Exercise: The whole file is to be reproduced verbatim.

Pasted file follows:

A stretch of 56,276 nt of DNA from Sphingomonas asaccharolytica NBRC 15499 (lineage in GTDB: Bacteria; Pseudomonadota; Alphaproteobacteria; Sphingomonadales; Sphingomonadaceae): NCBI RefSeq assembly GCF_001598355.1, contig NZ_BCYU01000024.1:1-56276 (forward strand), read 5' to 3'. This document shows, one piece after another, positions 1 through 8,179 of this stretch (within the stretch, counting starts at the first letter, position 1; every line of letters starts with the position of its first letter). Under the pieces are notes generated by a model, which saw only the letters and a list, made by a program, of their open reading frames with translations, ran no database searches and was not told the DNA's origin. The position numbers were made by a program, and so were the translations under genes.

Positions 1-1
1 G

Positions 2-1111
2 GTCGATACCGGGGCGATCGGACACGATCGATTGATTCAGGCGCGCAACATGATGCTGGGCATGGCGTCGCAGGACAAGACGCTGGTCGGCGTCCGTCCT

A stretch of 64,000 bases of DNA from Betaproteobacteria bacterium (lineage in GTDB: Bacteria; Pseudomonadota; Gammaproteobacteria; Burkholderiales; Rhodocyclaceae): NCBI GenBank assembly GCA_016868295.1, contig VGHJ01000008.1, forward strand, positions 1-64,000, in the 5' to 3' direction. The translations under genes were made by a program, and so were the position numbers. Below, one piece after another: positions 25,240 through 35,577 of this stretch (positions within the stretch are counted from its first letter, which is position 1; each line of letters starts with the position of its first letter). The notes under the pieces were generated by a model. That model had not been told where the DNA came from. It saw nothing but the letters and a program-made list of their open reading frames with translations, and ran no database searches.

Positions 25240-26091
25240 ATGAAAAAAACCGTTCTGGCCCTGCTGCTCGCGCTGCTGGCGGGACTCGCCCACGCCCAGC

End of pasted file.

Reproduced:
A stretch of 56,276 nt of DNA from Sphingomonas asaccharolytica NBRC 15499 (lineage in GTDB: Bacteria; Pseudomonadota; Alphaproteobacteria; Sphingomonadales; Sphingomonadaceae): NCBI RefSeq assembly GCF_001598355.1, contig NZ_BCYU01000024.1:1-56276 (forward strand), read 5' to 3'. This document shows, one piece after another, positions 1 through 8,179 of this stretch (within the stretch, counting starts at the first letter, position 1; every line of letters starts with the position of its first letter). Under the pieces are notes generated by a model, which saw only the letters and a list, made by a program, of their open reading frames with translations, ran no database searches and was not told the DNA's origin. The position numbers were made by a program, and so were the translations under genes.

Positions 1-1
1 G

Positions 2-1111
2 GTCGATACCGGGGCGATCGGACACGATCGATTGATTCAGGCGCGCAACATGATGCTGGGCATGGCGTCGCAGGACAAGACGCTGGTCGGCGTCCGTCCT

A stretch of 64,000 bases of DNA from Betaproteobacteria bacterium (lineage in GTDB: Bacteria; Pseudomonadota; Gammaproteobacteria; Burkholderiales; Rhodocyclaceae): NCBI GenBank assembly GCA_016868295.1, contig VGHJ01000008.1, forward strand, positions 1-64,000, in the 5' to 3' direction. The translations under genes were made by a program, and so were the position numbers. Below, one piece after another: positions 25,240 through 35,577 of this stretch (positions within the stretch are counted from its first letter, which is position 1; each line of letters starts with the position of its first letter). The notes under the pieces were generated by a model. That model had not been told where the DNA came from. It saw nothing but the letters and a program-made list of their open reading frames with translations, and ran no database searches.

Positions 25240-26091
25240 ATGAAAAAAACCGTTCTGGCCCTGCTGCTCGCGCTGCTGGCGGGACTCGCCCACGCCCAGC